Three Out Of Four


As a 1700-hour pilot with what I consider a set of prudent and safe practices, I knew my initial 10-hour engine break-in flights would be VFR-only. Certainly, there was no reason to take chances.


After liftoff on my second hour of break-in flights, I reported in to our local tower to make them aware I was out there flying around their Class C airspace, near Lexington, Ky. As I reported my altitude, 3000 feet, and well below the cloud deck, the friendly controller politely responded, “We show your Mode C as 2400.”

How could my altimeter suddenly be off 600 feet? I had confirmed both the local barometric pressure and altitude settings for my altimeter while on the ground with the AWOS. My aircraft has a Garmin 330 GTX transponder plus a GNS530W, along with an altitude voice alert system as an audible reminder of an approach’s minimum altitude. All of my other devices were reporting the ATC confirmed altitude of 2400 feet. So, as you might expect, I did what any safety-minded pilot would do: I climbed 600 feet, which put me edging up against the overcast layer.

Much more comfortable now that all other devices reported 3000 feet, I continued with the break-in mission. I considered dialing the altimeter down to 2400 feet, but did not as I wanted witness to the discrepancy.

As I was wrapping up my 10 hours of break-in flights, now comfortable flying the reduced altitude readout, I headed over to the local maintenance shop to perform the initial oil change. I informed my mechanic of the inconsistency of the altitude readings and he calmly assured me the altimeter was probably just fine…but that my Mode C encoder was most likely out of synch and ATC was receiving erroneous data from that hidden device.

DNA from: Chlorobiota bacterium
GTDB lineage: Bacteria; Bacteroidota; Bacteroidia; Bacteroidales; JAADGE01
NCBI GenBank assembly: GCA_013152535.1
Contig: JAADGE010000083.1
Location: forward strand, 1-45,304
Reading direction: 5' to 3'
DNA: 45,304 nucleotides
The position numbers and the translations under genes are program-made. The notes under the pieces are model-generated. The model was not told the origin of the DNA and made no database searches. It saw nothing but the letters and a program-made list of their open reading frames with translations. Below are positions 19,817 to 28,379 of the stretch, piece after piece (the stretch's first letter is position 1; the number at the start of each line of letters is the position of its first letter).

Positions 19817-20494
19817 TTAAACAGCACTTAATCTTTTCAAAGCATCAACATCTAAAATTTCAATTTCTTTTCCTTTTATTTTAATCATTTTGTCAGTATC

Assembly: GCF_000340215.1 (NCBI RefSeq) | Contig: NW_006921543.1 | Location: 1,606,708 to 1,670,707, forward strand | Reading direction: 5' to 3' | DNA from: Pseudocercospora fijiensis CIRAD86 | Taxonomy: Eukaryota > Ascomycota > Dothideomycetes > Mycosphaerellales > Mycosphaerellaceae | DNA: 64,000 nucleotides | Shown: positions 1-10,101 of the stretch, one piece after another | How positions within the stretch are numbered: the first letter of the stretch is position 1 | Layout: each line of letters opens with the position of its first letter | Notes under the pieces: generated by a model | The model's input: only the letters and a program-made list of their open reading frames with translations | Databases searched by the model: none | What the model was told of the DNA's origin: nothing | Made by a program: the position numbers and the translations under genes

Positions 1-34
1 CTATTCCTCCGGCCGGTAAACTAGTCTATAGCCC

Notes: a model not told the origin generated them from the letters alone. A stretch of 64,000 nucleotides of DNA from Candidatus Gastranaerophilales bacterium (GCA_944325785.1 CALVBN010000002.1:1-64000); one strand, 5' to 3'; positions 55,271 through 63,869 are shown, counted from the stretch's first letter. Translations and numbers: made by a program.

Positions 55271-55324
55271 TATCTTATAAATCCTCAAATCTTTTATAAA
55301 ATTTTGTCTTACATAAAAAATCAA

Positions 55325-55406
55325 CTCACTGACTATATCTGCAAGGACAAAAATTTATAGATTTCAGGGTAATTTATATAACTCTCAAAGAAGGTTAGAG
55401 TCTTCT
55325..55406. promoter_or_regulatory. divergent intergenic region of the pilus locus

That’s right! I had flown the previous six-to-eight hours breaking in two new engines at altitudes some 500 feet lower than indicated, believing what my friends in those comfortable ATC chairs had reported, as well as three out of my four installed avionics! It appears the only accurate altitude reading was coming from that “steam gauge” altimeter. The Mode C encoder was feeding the other three devices incorrect data.

Fortunately, I committed to no challenging or IFR flights, or approaches during this period, and I trusted the visual environment enough to execute 10-12 safe landings. Even with extensive flying experience, I learned there are things that I don’t know. I also learned much more about how interconnected a sophisticated avionics installation is and how a simple failure or incorrect setting can affect everything else. How else could three out of four be wrong?

— Corky Gillis

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